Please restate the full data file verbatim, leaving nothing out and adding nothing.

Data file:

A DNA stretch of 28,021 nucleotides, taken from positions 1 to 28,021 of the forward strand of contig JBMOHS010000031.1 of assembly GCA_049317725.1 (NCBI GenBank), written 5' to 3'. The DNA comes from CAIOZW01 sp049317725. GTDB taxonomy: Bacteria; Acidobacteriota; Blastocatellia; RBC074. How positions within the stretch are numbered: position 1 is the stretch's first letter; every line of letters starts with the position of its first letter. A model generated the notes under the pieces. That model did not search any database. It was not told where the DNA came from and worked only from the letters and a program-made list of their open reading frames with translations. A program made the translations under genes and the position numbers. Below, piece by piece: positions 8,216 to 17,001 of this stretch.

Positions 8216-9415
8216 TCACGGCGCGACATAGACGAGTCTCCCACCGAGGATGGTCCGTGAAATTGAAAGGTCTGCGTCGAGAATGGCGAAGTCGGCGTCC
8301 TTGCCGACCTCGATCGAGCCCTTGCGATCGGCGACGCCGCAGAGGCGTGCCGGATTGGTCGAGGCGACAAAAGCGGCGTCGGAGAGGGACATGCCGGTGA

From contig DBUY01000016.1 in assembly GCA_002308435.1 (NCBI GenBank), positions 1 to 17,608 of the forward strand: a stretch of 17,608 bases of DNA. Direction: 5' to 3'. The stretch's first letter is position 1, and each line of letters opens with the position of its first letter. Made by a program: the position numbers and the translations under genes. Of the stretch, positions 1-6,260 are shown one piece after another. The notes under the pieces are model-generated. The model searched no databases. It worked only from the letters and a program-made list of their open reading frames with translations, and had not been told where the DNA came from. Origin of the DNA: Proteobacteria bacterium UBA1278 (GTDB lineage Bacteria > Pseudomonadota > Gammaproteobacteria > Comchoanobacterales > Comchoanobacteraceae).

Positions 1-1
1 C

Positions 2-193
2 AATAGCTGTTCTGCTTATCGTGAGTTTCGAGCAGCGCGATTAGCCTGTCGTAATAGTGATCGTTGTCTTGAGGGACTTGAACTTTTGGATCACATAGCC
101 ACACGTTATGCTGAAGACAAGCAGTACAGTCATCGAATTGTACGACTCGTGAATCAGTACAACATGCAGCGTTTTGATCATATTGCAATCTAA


A DNA stretch of 28,021 nucleotides, taken from positions 1 to 28,021 of the forward strand of contig JBMOHS010000031.1 of assembly GCA_049317725.1 (NCBI GenBank), written 5' to 3'. The DNA comes from CAIOZW01 sp049317725. GTDB taxonomy: Bacteria; Acidobacteriota; Blastocatellia; RBC074. How positions within the stretch are numbered: position 1 is the stretch's first letter; every line of letters starts with the position of its first letter. A model generated the notes under the pieces. That model did not search any database. It was not told where the DNA came from and worked only from the letters and a program-made list of their open reading frames with translations. A program made the translations under genes and the position numbers. Below, piece by piece: positions 8,216 to 17,001 of this stretch.

Positions 8216-9415
8216 TCACGGCGCGACATAGACGAGTCTCCCACCGAGGATGGTCCGTGAAATTGAAAGGTCTGCGTCGAGAATGGCGAAGTCGGCGTCC
8301 TTGCCGACCTCGATCGAGCCCTTGCGATCGGCGACGCCGCAGAGGCGTGCCGGATTGGTCGAGGCGACAAAAGCGGCGTCGGAGAGGGACATGCCGGTGA

From contig DBUY01000016.1 in assembly GCA_002308435.1 (NCBI GenBank), positions 1 to 17,608 of the forward strand: a stretch of 17,608 bases of DNA. Direction: 5' to 3'. The stretch's first letter is position 1, and each line of letters opens with the position of its first letter. Made by a program: the position numbers and the translations under genes. Of the stretch, positions 1-6,260 are shown one piece after another. The notes under the pieces are model-generated. The model searched no databases. It worked only from the letters and a program-made list of their open reading frames with translations, and had not been told where the DNA came from. Origin of the DNA: Proteobacteria bacterium UBA1278 (GTDB lineage Bacteria > Pseudomonadota > Gammaproteobacteria > Comchoanobacterales > Comchoanobacteraceae).

Positions 1-1
1 C

Positions 2-193
2 AATAGCTGTTCTGCTTATCGTGAGTTTCGAGCAGCGCGATTAGCCTGTCGTAATAGTGATCGTTGTCTTGAGGGACTTGAACTTTTGGATCACATAGCC
101 ACACGTTATGCTGAAGACAAGCAGTACAGTCATCGAATTGTACGACTCGTGAATCAGTACAACATGCAGCGTTTTGATCATATTGCAATCTAA